• Mon
  • Jul 14, 2014
  • Updated: 12:24am

Debate over benefits of bilingualism

PUBLISHED : Thursday, 24 June, 1999, 12:00am
UPDATED : Thursday, 24 June, 1999, 12:00am

Early exposure to English is slowing down Hong Kong students, a university professor has charged.


'I believe bilingual teaching is one of the factors hindering students from learning,' Professor Chen Hsuan-chih of the department of psychology at the Chinese University of Hong Kong said. He made the claim after an eye-tracking device from Canada revealed that university students educated locally read Chinese characters more slowly than their mainland counterparts.


'Hong Kong students spent longer on each character and they had to re-read characters before they could fully understand the text.' While claiming that Hong Kong students read more slowly, Prof Chen conceded that their comprehension was up to scratch.


But according to a visiting British scholar, early exposure to other languages stimulates a child's intellectual development.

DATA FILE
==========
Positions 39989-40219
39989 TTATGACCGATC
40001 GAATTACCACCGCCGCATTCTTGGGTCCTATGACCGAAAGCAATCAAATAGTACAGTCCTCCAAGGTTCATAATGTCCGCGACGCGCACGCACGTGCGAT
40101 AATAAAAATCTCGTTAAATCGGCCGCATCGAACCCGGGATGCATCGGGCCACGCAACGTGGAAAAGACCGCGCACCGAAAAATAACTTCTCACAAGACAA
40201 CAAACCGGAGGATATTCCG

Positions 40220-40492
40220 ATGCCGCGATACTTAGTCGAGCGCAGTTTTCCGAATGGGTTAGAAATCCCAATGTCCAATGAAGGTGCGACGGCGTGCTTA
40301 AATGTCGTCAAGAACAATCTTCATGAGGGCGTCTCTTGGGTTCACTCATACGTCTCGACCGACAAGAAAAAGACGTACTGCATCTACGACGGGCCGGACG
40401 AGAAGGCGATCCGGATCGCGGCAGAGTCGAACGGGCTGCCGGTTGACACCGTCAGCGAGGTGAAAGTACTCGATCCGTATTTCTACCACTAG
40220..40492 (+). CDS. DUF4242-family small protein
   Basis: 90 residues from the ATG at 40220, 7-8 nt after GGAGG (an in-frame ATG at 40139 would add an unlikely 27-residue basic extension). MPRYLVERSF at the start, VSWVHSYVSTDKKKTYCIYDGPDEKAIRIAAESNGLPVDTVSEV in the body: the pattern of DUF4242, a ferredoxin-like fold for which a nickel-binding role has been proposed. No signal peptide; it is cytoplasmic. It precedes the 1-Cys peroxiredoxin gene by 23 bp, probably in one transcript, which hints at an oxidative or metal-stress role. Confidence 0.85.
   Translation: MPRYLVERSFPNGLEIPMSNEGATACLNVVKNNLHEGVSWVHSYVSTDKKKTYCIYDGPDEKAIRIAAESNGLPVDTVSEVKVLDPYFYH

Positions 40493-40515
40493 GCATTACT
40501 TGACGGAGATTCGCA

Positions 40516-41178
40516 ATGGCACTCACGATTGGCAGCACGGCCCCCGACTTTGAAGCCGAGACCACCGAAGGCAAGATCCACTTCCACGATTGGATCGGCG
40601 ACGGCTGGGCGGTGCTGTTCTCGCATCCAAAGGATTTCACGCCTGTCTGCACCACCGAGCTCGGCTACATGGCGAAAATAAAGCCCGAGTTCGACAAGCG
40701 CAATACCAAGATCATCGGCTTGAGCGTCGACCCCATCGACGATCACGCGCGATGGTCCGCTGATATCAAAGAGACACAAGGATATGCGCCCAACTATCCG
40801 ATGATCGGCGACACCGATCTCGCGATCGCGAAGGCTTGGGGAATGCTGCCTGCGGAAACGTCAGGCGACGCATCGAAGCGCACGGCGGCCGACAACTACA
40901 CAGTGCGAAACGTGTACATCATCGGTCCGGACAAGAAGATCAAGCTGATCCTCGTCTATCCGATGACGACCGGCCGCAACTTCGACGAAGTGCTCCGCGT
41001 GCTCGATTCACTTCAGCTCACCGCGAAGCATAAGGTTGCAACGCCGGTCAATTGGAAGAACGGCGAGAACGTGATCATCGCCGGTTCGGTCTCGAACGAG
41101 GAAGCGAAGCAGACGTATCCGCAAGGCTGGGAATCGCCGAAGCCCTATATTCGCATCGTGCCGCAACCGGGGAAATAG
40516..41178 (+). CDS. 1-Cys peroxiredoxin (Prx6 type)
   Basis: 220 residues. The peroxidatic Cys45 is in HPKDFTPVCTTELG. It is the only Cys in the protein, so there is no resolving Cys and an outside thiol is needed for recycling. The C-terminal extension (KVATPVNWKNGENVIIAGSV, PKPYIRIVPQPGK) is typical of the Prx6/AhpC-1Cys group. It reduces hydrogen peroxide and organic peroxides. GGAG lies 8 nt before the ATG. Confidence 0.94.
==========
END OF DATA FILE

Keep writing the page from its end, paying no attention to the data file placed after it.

'Judging by anecdotal evidence [in Europe], people have benefited from bilingual education, because they are more flexible in terms of grasping concepts,' Henry Pavlovich, director of the London-based Institute of Linguists, said.


'They can conceptualise more difficult subjects at an earlier age,' he explained.


Alex Horsley, headmaster of the Chinese International School, agreed.


'Experience from this dual- language school, and research conducted by Professor Colin Baker of the University of Wales and others shows [that students learning two languages simulta neously can do quite well],' he wrote in a letter to the South China Morning Post.


'Indeed, there is much evi dence that children in bilingual schools outperform their monolingual peers,' he said.


Primary school students at the Chinese International school - regardless of their mother tongue - learn to read and write English and Chinese simultaneously. By age 11, they can recognise 1,500 Chinese characters. They also score significantly higher on English reading and vocabulary tests than their peers at government-run schools in the United States.


'There is no doubt that in a genuinely dual-language educational system it is possible to develop complete functional bilingualism,' Mr Horsley said.


The key, he said, was commitment. ' 'Where bilingualism is seen as a genuine asset, schools can work with parents and the community to make it a reality.'

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